This season of the We Always Swing Jazz Series is looking to be one of the best yet. The jazz series brings a diverse group of artists to Columbia in an effort to present, promote, preserve and celebrate jazz. Season 22 provides proof that We Always Swing is doing its job, and doing it well.
"Even if you’re not a jazz fan, don’t be intimidated or afraid of it...the best way to figure out and appreciate jazz is to experience more of it," says Josh Chittum, a media and public relations spokesman for the We Always Swing organization.
"All music, I think without any exception, is better live. Jazz even more so, given the improvisation and the spontaneous elements of it. There’s this theatrical give and take between the players that you really can't experience except by being in the room with them," Chittum says.
Here are several acts you don't want to miss this season:
Dr. Lonnie Smith Evolution Quintet
Dr. Lonnie Smith serves as a great example of the longevity of a jazz artist. He has been recording since the '60s and is widely recognized as the most creative jazz organist. He’ll be coming to town with a group he put together, the Evolution Quintet.
"I think Lonnie does a good job of showcasing the wide breadth of jazz, and the sense that it can be really soulful and funky and still hold true to its jazz roots," says Chittum. He believes Smith also stays true to the spirit of jazz by exploring in his music. "Jazz isn’t just what's behind you, but what's in front of you," Chittum explains.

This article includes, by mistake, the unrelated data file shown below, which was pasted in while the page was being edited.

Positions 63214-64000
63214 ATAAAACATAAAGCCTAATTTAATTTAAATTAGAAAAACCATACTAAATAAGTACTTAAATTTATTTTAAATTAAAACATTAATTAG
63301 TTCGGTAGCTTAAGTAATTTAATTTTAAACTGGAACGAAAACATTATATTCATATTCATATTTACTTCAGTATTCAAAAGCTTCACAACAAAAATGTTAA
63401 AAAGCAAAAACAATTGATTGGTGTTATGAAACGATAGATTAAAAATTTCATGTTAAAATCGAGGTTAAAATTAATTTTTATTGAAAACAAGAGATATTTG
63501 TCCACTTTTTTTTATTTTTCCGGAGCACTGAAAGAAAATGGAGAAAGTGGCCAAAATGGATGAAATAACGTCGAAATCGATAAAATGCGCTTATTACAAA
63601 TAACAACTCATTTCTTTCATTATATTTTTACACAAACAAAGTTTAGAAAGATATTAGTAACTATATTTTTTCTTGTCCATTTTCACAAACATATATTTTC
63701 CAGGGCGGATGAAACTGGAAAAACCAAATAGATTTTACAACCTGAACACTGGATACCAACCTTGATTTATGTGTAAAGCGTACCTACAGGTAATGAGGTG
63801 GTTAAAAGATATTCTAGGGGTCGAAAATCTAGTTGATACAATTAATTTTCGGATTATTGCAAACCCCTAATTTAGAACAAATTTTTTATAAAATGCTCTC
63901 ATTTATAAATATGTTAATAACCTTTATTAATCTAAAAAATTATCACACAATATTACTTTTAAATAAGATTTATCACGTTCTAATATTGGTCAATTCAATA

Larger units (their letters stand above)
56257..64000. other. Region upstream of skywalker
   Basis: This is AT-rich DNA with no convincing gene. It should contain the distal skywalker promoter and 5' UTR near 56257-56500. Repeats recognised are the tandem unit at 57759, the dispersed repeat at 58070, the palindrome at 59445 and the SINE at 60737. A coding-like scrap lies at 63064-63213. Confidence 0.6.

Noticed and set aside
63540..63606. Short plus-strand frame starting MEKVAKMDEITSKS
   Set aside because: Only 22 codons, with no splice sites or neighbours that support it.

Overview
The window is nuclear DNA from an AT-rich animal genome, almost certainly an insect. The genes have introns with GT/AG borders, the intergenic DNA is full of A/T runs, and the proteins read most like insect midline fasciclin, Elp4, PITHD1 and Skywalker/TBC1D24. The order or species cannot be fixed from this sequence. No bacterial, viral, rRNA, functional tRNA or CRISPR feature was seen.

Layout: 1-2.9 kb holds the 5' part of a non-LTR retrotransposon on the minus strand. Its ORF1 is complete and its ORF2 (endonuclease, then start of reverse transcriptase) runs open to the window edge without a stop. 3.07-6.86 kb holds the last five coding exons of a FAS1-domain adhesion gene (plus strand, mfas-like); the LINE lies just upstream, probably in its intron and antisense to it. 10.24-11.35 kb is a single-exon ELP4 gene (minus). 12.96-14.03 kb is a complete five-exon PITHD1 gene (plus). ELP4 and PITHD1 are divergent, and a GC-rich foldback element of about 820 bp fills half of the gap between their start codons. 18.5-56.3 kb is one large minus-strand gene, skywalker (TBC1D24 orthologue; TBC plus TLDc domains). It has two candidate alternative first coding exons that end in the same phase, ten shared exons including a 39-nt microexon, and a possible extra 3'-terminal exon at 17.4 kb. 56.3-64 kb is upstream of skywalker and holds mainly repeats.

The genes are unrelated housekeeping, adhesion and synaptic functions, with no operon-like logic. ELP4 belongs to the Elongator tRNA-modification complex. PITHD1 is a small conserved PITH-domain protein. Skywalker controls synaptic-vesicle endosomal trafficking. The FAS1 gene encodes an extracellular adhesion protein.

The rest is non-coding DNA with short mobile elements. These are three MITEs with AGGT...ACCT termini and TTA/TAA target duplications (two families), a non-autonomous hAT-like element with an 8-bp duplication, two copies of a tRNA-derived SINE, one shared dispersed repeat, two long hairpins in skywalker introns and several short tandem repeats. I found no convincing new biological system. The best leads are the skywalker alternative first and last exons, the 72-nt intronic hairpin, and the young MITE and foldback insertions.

Donny McCaslin Quartet
Saxophonist and three-time Grammy nominee Donny McCaslin will kick off the first of six "Sundays @ Murry's" performances this season. In 2014, McCaslin was picked by David Bowie to be on Blackstar as his saxophonist.
"To have the group that Bowie picked to be his backing band for his last album in a 125-seater venue in Columbia...is pretty important," Chittum says.
It has been five years since Wynton Marsalis last visited Columbia. This year, he's coming back with a big band as well as with vocalist Catherine Russell. As of late, Russell served as a backup singer for David Bowie and other well-known artists.
"Wynton Marsalis is obviously a huge deal. He’s the first jazz musician to win a Pulitzer Prize and [he's a] nine-time Grammy Award winner. For lack of a better term, he's sort of the golden boy in jazz right now. So to have him in a market this size is something special," Chittum says.
You can see Jazz at Lincoln Center Orchestra with Wynton Marsalis and Catherine Russell at the Missouri Theater on Sunday, Dec. 4.
Two-time Grammy Award winner and four-time nominee Arturo O'Farrill is a pianist that people should be familiar with. O'Farrill is best known for his contributions to Afro-Cuban jazz.
"He’s someone who’s steeped in tradition," Chittum says. Though many might not recognize O'Farrill by name, Chittum calls him an "absolute technician" on the piano. "To see him doing a solo performance in a recital hall is quite special. There’s a good chance we won't even have a microphone; it’ll just be an incredible player on a piano in a room and you get to listen," he says.
For tickets and for more information, visit the We Always Swing Jazz Series website.
A full schedule of the shows offered by the We Always Swing Jazz Series is also available online.